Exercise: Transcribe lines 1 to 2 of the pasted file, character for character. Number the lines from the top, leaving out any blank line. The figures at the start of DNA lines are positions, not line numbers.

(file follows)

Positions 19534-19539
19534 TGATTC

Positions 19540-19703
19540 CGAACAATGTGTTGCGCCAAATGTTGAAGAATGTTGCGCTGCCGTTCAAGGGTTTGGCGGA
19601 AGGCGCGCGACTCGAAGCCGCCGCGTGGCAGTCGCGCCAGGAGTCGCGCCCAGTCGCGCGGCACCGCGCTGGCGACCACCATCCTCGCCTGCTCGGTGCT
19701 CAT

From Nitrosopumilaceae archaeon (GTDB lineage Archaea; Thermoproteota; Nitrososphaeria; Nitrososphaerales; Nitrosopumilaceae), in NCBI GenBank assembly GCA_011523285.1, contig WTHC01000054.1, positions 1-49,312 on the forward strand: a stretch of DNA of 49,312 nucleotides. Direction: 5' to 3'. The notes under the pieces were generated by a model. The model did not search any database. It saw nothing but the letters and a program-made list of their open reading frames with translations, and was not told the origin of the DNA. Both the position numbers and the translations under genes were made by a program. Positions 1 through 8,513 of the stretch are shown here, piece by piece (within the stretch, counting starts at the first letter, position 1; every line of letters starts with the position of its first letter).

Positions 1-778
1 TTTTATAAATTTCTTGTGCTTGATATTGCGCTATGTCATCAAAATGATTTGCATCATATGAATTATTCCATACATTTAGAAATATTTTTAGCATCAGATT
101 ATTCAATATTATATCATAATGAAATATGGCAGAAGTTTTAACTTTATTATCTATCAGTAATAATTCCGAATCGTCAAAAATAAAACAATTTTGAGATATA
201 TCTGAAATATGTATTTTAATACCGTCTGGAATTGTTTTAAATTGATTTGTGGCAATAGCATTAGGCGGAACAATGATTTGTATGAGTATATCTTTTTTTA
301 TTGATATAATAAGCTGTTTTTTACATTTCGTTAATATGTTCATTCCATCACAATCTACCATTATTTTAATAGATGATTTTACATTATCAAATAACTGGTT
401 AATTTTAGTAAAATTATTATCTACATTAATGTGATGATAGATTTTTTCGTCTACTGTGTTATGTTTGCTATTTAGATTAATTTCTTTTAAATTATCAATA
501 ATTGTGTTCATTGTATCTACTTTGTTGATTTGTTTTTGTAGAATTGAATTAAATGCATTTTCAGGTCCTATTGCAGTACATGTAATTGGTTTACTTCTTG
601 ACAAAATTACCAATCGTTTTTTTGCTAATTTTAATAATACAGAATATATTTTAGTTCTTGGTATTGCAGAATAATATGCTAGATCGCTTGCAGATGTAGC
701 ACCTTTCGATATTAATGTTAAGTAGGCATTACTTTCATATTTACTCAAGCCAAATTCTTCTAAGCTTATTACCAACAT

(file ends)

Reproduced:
Positions 19534-19539
19534 TGATTC